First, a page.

Browsing articles tagged with " Food Trucks"
May 17, 2014
Tim Lester

Urban foraging book gives new meaning to ‘street food’

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Ava Chin is after feast of mind.

Chin’s upcoming memoir “Eating Wildly: Foraging for Life, Love and the Perfect Meal” talks about how she started her serious foraging habit to take her attention off a hard breakup, channelling her energy into learning about plants and how to find wild edible weeds in the most unlikely places.

Chin grew up in Queens, where her first foraging discovery as a young child was field garlic, which reminded her of the scallions and the Chinese chives that her grandfather used to cook with.

“My mother wouldn’t want me to eat it but I would always eat it,” she said.

She began her Brooklyn gathering in Clinton Hill and Park Slope. At first, though, she didn’t think of the area as a place where nature thrived.

“I was a little nervous when I first started out, but as I started forging I realized there were actually plenty of wild edibles to find,” Chin said.

She soon started writing about her plant-seeking adventures for a local section of the New York Times focused on Fort Greene, Clinton Hill, and Prospect Park and, after a year of that, Chin expanded her range into a citywide column called “Urban Forager.”

If she had to pick one place in Brooklyn to treat as a wild supermarket, Chin said she would have to go with Prospect Park.

“There are so many great areas that are a little more wooded and secluded,” she said.

Brooklyn’s backyard offers a forager an escape from the urban pollution afflicting much of the borough, according to Chin, with many areas that are more elevated and further away from the toxin-belching machines that dominate the city.

“There aren’t a lot of cars that necessarily go through there, and there are certain hours of the day that cars don’t drive through the park,” said Chin. “Your chances of finding more pristine wild edibles are grander.”

Prospect Park has some of the city’s best wild edibles, such as mulberries, mushrooms and day lilies, Chin said. The untrained eye passes over them, but these leafy delicacies flourish throughout the park’s grounds, from just off of the jogging paths to the un-landscaped edges of ponds, she said.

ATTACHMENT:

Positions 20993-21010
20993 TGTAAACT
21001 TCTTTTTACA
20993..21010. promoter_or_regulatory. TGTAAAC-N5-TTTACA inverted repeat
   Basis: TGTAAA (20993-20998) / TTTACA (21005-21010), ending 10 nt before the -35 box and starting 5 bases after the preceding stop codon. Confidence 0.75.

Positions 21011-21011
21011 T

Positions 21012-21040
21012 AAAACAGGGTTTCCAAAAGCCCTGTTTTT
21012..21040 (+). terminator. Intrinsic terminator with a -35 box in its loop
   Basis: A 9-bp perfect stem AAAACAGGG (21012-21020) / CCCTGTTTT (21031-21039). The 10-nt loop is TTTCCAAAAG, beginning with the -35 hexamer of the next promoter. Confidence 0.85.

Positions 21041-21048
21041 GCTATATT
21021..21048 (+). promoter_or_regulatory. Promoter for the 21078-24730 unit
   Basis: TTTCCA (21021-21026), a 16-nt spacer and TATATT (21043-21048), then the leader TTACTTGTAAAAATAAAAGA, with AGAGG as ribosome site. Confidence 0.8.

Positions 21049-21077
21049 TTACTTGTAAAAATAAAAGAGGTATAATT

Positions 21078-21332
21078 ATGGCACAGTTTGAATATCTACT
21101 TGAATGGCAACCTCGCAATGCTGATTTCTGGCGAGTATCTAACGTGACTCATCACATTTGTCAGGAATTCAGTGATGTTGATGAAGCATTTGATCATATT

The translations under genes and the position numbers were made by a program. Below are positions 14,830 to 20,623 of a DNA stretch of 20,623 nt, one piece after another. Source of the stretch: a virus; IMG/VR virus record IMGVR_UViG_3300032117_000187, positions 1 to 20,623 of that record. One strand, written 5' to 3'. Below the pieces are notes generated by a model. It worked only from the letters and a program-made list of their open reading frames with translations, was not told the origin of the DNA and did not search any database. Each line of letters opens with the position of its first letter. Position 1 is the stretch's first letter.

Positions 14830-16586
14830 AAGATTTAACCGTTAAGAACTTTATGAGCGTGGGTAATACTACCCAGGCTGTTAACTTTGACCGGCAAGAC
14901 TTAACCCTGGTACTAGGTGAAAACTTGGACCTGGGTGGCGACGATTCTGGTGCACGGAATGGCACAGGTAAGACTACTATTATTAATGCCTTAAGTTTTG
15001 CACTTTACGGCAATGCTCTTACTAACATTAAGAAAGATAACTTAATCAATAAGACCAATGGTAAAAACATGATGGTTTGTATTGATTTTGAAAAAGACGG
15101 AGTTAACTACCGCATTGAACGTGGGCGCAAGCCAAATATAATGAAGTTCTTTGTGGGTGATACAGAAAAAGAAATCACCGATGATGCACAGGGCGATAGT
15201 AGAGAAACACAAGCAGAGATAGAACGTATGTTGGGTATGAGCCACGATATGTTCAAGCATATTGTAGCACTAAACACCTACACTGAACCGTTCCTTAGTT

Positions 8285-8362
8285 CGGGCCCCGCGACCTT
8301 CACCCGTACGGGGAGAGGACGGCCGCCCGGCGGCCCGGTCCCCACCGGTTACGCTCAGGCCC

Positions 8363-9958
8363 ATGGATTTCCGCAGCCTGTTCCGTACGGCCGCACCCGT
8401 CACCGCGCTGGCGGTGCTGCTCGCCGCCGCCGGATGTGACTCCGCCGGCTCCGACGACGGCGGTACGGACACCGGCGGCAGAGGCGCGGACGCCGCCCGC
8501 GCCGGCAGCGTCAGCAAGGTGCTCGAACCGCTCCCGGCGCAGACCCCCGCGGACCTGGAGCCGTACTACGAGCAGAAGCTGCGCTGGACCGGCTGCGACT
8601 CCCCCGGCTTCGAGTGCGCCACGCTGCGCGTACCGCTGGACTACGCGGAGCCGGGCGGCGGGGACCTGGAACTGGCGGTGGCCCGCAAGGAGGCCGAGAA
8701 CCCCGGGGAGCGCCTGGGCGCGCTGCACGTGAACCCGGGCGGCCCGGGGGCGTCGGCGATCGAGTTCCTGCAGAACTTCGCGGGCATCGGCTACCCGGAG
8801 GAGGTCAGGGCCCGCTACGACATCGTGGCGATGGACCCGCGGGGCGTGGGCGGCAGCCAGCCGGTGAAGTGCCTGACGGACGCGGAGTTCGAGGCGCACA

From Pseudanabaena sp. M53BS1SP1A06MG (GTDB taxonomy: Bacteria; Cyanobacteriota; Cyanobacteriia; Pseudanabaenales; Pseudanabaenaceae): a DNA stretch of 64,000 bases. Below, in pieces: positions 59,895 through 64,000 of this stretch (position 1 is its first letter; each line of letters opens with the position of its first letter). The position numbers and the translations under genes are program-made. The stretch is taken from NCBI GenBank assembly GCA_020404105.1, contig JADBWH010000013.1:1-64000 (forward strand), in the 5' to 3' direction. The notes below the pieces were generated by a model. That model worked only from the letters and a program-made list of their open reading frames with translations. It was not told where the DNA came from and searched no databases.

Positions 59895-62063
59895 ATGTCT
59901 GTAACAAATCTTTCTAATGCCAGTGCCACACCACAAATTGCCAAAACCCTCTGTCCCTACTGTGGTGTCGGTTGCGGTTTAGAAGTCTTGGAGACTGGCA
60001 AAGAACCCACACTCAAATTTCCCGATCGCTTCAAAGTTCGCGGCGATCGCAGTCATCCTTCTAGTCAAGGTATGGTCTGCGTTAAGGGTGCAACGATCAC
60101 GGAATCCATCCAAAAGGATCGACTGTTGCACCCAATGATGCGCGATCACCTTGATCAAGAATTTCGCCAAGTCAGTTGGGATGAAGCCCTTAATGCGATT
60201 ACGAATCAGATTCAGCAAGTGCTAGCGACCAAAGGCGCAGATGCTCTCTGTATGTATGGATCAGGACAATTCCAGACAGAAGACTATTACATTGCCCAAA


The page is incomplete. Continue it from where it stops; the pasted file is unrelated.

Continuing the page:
Along the borough’s sidewalks, Chin practices and teaches what she calls “guerrilla foraging” or “street foraging” — trawling tree planters and cracks in the pavement for natural items to nosh.

On these jaunts, Chin explains she isn’t actually collecting things to eat, but rather is inspecting what snacks are growing from block to block.

“It’s to kind of sharpen my foraging skills,” she said.

Chin shows others how to play these hunger games so that they might hone their edible-spotting skills for use in less grimy climes.

“If they find themselves in an area that’s a little bit more rural or a little further away from pollution they’ll already be trained to see it,” said Chin.

Chin’s memoir comes out this month.

She will be read from her new book at the Central Library on May 18.

“Eating Wildly: Foraging for Life, Love and the Perfect Meal” talk at the Central Library [10 Grand Army Plaza between Flatbush Ave. and Eastern Pkwy in Park Slope, (718) 230–2100, www.bklynlibrary.org]. May 18 at 1:30pm. Free.

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May 17, 2014
Kim Rivers

Food Truck Feast rolls into Harrisburg with free parking – The Patriot

Organizers of the Harrisburg Food Truck Feast want to make sure it’s known parking at the event is free.

The feast will take place 5-9 p.m. today (May 16) at 1601 N. Third St. in midtown Harrisburg with about eight mobile food vendors dishing out chicken, pizza, barbecue, grilled cheese and ice cream.

Organizer Olivia Madrigal, who operates MAD Sandwiches food truck in Harrisburg with her husband, Rodrigo, said comments she had read on Facebook and news sites indicated some people were under the impression they had to pay to park.

The city has implemented new metered parking rates which clock in at $3 per hour and run weekdays and on Saturdays until 7 p.m.

Madrigal said those attending the feast can park for free in the parking lot on North Third Street where the food trucks gather.

The feast is part of the 3rd in the Burg. Entertainment will be provided by BazElle, a DJ duo made up of Bazooka and Elle ruvElle.

Participating trucks this month will include: Up in Smoke, Forno Inferno, MAD Sandwiches, Ice Cream Express, Mad Dash Artisan Grilled Cheese, Grills Goin’ Wild, Baron Von Schwein and The Chicken Truck.

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May 17, 2014
Tim Lester

Taking it to the streets: UK dining scene democratised by street food

Speaking at Caffe Culture, Johnson – founder of the British Street Food Awards and the author of Street Food Revolution – said street food has transformed the traditional culinary career path by offering a low-cost, low risk way for young chefs to start their own business.

“It feels very rock and roll that there is a new generation of chefs that don’t want to work under and angry Frenchmen for 10 years before realising their dream of setting up their own business.” he said, adding:

“All the chefs we have spoken to say if they were starting out now they would do street food because they could get their menu in front of people straight away.”

Johnson said the development of indoor street food sites and markets meant street food vendors at the top of their game can now make a living 12 months a year.